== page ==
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5 Written questions

5 Matching questions

  1. Red Herring
  2. Ellipsis
  3. Connotation
  4. False analogy
  5. Zeugma
  1. a Argument using an inappropriate metaphor. To help understand one thing in an argument we compare it to something else that is not at all relevant.
  2. b three dots indicating words have been left out. The engine revved...
  3. c Combination of two or more elements in a sentence by use of a verb or noun. "She dashed his hopes and out of his life when she walked through the door."
  4. d Associations or moods with certain words that can either be negative, positive, or neutral. Deals with author's tone and intention to choose certain diction.
  5. e Argument that distracts the reader by raising irrelevant issues. Too many suspects in a murder mystery

5 Multiple choice questions

  1. Introducing a character or person suggesting that he is not at all reliable before the listener knows anything about him.
  2. Author alters diction, syntax, or both.
  3. Own vocabulary or pattern of speech for a particular group
  4. Speaker states a claim that includes a word or phrase that needs better definition. "Because of these extreme conditions, I need..." WHAT MAKES THE CONDITIONS EXTREME?!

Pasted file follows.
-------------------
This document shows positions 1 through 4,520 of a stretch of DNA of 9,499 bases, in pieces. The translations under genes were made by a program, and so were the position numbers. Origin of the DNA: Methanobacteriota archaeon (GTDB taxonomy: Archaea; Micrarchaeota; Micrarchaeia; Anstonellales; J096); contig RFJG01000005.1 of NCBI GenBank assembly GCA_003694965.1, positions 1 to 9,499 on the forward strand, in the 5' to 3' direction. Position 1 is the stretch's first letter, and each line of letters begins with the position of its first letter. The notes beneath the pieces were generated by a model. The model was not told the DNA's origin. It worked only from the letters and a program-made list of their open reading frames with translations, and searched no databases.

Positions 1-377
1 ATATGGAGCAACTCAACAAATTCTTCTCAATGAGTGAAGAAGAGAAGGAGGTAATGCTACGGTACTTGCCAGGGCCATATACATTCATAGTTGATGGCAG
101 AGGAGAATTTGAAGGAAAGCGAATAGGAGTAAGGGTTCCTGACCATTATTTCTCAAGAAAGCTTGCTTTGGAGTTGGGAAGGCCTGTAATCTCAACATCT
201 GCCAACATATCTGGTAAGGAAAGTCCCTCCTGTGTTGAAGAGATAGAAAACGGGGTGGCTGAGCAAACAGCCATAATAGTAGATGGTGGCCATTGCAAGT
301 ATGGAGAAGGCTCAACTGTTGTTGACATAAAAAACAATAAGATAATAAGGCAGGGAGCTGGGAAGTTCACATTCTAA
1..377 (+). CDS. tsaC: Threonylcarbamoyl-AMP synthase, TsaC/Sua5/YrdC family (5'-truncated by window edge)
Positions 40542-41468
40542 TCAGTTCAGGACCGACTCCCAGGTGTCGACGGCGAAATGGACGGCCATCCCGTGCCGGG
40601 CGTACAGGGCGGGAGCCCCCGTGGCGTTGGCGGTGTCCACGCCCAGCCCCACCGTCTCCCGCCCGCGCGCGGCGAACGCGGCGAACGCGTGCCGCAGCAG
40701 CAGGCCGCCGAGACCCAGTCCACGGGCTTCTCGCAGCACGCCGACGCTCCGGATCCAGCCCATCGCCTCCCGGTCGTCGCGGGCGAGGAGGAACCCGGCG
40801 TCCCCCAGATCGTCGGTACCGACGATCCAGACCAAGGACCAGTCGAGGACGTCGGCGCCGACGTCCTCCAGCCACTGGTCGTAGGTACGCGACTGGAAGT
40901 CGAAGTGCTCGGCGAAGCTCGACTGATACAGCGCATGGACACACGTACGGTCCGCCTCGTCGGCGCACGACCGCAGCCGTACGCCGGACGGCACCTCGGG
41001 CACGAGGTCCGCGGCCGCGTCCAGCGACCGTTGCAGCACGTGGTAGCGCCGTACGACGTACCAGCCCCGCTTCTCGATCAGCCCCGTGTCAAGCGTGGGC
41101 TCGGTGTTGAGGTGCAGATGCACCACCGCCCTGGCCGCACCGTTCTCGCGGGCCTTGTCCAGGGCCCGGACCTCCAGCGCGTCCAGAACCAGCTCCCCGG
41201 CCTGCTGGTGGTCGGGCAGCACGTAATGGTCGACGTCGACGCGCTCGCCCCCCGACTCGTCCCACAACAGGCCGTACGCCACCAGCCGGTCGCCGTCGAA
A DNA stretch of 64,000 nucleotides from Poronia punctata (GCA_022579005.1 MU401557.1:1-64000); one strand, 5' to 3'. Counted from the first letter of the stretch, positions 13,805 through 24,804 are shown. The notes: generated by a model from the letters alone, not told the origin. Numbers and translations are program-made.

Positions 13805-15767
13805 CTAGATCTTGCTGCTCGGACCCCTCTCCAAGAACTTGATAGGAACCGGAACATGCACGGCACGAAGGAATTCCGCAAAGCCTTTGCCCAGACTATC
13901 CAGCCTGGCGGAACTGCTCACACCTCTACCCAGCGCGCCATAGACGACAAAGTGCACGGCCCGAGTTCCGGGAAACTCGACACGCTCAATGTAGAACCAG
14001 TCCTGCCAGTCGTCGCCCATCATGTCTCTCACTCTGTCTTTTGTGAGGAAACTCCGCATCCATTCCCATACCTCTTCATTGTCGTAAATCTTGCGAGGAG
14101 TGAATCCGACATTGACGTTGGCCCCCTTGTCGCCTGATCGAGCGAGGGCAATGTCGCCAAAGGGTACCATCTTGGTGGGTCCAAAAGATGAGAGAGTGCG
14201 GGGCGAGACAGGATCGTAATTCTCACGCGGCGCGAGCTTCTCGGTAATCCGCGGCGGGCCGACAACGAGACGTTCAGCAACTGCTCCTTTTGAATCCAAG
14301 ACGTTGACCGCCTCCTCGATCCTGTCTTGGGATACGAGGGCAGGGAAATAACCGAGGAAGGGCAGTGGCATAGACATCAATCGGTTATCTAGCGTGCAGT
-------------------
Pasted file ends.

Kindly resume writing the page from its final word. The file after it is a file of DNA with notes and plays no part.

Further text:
5. Creates an exaggeration by showing restraint. The opposite of a hyperbole

5 True/False questions

  1. Logosan appeal to emotion

          

  2. anadiplosisthe last word of the clause begins the next clause. Ex "The Furies pursued the men. The men.."

          

  3. GerundWords used to express something other than and often the opposite of the literal meaning. Verbal-contrast between what is said and what is meant. Situational-contrast between what happens and what was expected. Dramatic-contrast between what the character thinks and what the reader knows.

          

  4. ParticipleA verb that is used as an adjective and ends in -ing or -ed.

          

  5. ApostropheDirect address to someone not present. Nearly always pathos. "O eloquent, just, and mighty Death!"

          

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